Pakistan were being captained by their batting icon Javed Miandad in the series. Miandad, the master of Test batsmanship, was just the calm head Aamir needed after he had waltzed past the three-figure mark.
“After Mujtaba fell, I had Javed Bhai’s company at the other end. He told me that I should continue with the same unabated aggressive approach. It was just one of those days when the shots kept coming off for me and the moment became even more memorable when I reached the 200 mark in the last session of play.”
Vivian Richards’ backing
The 92 squad to England included some gifted youngsters. The likes of Sohail, Zahid Fazal, Inzamamul Haq, Moin Khan, Aaqib Javed and Mushtaq Ahmed had tasted World Cup success in Australia before embarking on the English tour and they were keener than ever to learn from the masters of the game.
Sohail spent considerable time discussing his approach and batting technique for the challenging English conditions with Miandad and Salim Malik but his meeting with Vivian Richards spurred him on towards the highs of Old Trafford.
“Before the Tests we had a first-class game at Glamorgan. I scored a century there (124); Richards witnessed the innings. Zahid asked me to make him meet the legendary West Indian and when we sat down for a chat, I asked Richards about what was the best way of batting in the Tests. He said “What do you want me to tell you, you are doing great by this aggressive shot making, just carry on in the same vein.”
At Old Trafford, Sohail just did that! His 205 is a delight to watch, especially his cover drives and back-foot drives through the off-side; the innings also placed him in an exalted club of two with the late Taslim Arif. The two are the only openers from Pakistan who converted their maiden hundreds into double hundreds.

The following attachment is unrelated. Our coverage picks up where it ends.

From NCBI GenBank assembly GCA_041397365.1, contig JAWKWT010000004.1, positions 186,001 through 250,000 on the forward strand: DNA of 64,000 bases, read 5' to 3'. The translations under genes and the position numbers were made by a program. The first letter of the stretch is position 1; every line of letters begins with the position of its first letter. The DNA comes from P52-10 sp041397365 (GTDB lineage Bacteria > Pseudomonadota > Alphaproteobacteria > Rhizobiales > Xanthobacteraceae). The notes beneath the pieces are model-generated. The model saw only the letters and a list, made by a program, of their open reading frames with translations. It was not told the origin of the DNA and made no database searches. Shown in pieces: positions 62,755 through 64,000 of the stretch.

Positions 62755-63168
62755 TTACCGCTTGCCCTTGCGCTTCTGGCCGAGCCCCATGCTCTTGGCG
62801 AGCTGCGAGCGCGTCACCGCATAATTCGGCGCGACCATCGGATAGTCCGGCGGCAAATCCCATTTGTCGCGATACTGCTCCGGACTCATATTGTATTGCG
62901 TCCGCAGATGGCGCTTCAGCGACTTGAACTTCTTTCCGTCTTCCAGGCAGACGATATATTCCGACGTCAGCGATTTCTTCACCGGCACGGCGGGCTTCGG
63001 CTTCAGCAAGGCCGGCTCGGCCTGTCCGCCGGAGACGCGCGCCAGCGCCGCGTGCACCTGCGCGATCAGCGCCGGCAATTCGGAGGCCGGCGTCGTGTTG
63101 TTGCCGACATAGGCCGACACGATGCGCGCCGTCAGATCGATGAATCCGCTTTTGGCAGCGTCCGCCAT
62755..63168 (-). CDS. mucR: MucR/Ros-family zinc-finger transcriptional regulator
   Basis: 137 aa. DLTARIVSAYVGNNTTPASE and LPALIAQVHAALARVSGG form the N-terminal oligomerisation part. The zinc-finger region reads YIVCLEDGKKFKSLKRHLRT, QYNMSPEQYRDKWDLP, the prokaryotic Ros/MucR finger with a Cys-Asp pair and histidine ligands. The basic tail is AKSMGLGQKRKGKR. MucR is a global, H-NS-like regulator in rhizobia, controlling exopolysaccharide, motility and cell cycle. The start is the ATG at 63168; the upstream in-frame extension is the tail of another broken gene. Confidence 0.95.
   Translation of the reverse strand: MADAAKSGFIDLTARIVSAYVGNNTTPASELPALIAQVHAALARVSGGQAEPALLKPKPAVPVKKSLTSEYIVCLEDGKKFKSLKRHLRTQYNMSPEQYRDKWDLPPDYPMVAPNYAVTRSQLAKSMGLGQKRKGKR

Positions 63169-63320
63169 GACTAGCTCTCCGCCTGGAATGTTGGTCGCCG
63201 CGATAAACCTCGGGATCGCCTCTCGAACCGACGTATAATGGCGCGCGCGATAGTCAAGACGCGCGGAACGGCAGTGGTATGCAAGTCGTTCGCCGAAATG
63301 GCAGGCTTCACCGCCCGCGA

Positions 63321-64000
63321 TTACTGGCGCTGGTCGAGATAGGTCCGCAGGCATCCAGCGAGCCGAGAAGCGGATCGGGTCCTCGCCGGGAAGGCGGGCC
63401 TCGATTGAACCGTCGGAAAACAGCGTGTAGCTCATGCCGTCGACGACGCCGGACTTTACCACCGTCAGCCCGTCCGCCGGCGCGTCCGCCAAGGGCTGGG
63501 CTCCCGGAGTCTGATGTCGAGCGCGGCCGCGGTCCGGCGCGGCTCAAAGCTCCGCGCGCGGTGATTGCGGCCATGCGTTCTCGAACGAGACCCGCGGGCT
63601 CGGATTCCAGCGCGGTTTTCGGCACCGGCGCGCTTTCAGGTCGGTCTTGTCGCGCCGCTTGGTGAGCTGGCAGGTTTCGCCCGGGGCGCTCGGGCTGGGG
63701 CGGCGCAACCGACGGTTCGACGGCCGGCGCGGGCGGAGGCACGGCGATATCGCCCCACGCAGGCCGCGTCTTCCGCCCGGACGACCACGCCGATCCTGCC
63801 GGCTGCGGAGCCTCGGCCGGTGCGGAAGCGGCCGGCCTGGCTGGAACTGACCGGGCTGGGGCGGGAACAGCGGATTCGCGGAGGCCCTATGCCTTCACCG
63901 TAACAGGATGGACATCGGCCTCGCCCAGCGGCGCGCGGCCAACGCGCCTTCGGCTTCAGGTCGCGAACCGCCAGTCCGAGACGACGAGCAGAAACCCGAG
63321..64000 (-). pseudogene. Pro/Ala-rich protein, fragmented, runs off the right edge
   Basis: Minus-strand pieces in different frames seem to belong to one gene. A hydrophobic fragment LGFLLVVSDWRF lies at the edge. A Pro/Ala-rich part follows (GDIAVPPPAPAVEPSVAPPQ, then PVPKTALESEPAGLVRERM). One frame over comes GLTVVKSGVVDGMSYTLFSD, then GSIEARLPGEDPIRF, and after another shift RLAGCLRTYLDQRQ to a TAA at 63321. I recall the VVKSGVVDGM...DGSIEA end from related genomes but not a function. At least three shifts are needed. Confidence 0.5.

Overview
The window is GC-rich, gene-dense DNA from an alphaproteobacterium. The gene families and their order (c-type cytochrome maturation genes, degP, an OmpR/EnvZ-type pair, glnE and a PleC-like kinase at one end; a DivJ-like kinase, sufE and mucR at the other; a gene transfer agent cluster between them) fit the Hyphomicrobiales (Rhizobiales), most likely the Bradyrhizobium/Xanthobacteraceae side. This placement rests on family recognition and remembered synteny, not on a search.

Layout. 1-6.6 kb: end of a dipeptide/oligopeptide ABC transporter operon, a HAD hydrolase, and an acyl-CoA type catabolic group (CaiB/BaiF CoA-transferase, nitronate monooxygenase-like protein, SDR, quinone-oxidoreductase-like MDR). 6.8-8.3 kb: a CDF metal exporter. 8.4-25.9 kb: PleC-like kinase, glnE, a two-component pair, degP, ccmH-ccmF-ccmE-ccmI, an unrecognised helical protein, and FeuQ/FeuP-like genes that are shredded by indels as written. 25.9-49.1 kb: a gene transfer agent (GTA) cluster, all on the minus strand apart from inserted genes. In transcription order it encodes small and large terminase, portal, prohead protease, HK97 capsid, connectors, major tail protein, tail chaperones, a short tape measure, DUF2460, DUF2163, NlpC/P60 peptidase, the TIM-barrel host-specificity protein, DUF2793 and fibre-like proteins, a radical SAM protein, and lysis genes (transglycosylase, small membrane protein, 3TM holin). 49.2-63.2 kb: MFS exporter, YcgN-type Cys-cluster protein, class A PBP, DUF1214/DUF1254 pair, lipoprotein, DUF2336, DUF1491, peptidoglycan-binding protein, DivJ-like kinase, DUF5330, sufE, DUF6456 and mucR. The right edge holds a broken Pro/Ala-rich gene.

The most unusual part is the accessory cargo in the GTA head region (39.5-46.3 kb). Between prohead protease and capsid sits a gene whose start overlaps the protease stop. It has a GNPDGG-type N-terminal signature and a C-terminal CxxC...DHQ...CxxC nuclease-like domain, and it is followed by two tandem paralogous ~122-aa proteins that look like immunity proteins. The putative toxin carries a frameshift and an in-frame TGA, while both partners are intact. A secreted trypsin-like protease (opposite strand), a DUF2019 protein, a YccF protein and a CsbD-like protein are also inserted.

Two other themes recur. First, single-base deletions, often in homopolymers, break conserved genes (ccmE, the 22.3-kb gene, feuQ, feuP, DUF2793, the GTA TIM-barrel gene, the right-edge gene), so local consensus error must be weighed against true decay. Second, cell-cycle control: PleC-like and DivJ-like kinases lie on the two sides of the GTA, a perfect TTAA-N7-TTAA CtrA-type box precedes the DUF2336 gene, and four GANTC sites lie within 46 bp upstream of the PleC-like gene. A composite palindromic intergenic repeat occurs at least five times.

It was a special innings: Rashid Latif
The tour to England in 1992 was Rashid Latif’s first exposure to international cricket. He was the understudy to Moin Khan for the first four Tests before his memorable debut in the series clinching win at the Oval, the fifth and final Test of the series where Latif himself scored a fifty.
“It was a brave innings from a brave player. At the start of the Test series, Sohail threatened to score big in almost every innings but got out to rash shots, while at Old Trafford he finally made the English bowlers pay.
“The innings was a treat to watch; I remember so many of his boundaries in front of the wicket. I enjoyed his innings from the dressing room. I recall that English fans and journalists praised Sohail wholeheartedly for his performance. I consider it a very special innings indeed.”
Since the Sohail-Anwar partnership ended at the turn of the century, Pakistan’s struggles at the top of the order almost seem impossible to sort. Perhaps, the openers embarking on the England tour next year need to watch Sohail’s 205 at least once.